Prayer: Dear Lord God, help us to love You more and put You before anyone or anything else at any time. Help us to listen and really hear what You have to say to us. Help us especially to see how You first loved us so much that You gave up Your only Son for us, so we could forever be Your beloved children too. We thank You and praise You, O Lord God, for your ongoing love.

Mary Harwell Sayler, from her book What the Bible Says About Lovecontemporary paraphrases of the scriptures on love interspersed with short devotionals

What the Bible Says About Love: scriptural prayer-a-phrases

Symbols: Water and Fire

Scriptures for Sunday, January 13:
Isaiah 43:1-7
Psalm 29
Acts 8:14-17
Luke 3:15-17 and 21-22

Pop quiz!

If I ask you to name a symbol – any symbol – what do you think of immediately?

A symbol can bring to mind something we all understand – like the symbol of a cross, a wedding ring, the sign of the fish – or it can be unique to ourselves. For example, you probably wouldn’t guess a personal symbol that represents something memorable to me: a cold baked potato! For me, that potato symbolizes amazing generosity because of something that happened years ago.

When I was growing up, my family lived on the top of a hill in a very nice but modest house. Running perpendicular to our street, another road ended in an unpaved path that trailed off into an overgrown, unkempt wooded area where small, weathered cabins were scattered here and there. For some reason, people called the place “Kinney Town.” And, every so often, one or two girls would come up the hill, knock on our front door, and ask Mother is she had any shoes or clothes that my sisters and I had outgrown. Somehow, Mother always had something to give.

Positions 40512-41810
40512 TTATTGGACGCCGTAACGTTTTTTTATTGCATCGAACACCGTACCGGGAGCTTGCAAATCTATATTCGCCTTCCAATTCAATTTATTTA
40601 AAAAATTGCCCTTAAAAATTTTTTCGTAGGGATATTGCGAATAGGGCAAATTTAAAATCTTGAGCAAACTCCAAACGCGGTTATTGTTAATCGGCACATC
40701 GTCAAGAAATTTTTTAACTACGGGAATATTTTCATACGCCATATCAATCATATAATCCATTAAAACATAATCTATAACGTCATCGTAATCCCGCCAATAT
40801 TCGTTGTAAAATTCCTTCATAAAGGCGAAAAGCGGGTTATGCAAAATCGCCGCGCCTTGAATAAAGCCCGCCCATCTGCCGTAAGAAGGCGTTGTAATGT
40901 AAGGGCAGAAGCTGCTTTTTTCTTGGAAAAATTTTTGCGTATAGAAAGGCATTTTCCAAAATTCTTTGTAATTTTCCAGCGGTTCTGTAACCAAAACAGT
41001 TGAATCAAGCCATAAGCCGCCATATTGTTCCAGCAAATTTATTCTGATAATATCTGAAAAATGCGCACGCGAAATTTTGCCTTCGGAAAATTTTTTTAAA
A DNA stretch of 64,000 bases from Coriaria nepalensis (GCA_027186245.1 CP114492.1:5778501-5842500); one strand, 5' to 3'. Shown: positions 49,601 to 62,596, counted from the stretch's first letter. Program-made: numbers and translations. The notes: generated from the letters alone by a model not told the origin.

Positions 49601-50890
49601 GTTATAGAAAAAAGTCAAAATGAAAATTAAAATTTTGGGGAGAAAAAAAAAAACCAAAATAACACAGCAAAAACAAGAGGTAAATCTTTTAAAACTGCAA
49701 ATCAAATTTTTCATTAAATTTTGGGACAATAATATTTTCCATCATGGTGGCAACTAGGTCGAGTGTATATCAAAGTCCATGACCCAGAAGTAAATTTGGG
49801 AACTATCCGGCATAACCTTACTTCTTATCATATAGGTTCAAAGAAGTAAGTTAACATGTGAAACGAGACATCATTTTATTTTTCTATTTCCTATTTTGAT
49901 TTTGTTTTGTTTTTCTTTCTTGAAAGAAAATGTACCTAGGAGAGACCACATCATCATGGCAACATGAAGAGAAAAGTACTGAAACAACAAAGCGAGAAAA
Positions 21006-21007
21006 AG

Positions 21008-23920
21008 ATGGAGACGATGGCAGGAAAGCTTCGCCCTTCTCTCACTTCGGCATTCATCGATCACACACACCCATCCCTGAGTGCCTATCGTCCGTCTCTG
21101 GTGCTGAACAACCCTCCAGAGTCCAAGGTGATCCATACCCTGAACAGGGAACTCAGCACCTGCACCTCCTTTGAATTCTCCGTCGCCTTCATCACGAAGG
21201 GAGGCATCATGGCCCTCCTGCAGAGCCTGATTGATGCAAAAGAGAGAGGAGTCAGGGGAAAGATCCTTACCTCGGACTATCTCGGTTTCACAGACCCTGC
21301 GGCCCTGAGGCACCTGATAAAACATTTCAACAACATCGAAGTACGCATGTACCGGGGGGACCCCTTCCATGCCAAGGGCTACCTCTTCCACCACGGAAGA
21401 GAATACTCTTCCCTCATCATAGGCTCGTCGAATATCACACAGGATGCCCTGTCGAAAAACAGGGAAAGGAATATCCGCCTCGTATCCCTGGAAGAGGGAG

One day, when I followed my mother to the door, one of the girls asked if I wanted to come to her house. Our of curiosity, I did, and Mother said yes. So I went down to Kinney Town and into an unlit one-room shack with no furniture that I can remember, except for a pot-bellied wood-stove that stood, black and cold, in the dark room. Atop that stove was – you guessed it – a cold baked potato, which the girls offered me and which, decades later became to me a symbol of incredible generosity and the impetus for this short poem:

Down Kinney Town

Feet bare, the girls came up today,
and Mama gave them ouch-grown shoes
that once belonged to me or Kay,
but, oh, I longed to give them too.

Two girls they were: soiled blonde, unkempt –
not like Mama’s girls who shone
in new sewn clothes and often dreamt
of finer galaxies than home.

With clean hands bare, could I, a child,
share much with girls from a small shack, wild?
But one said, “Come,” so I went down –
down the tangled path to Kinney Town.

Theirs was adventure I could play.
A cold potato rationed me –
eyeless, grown in soil, unbent. They
gave that last leftover. Free.
I took.
Then home I went with backward look.

Mary Harwell Sayler, (c) 1985, 2019, all rights reserved.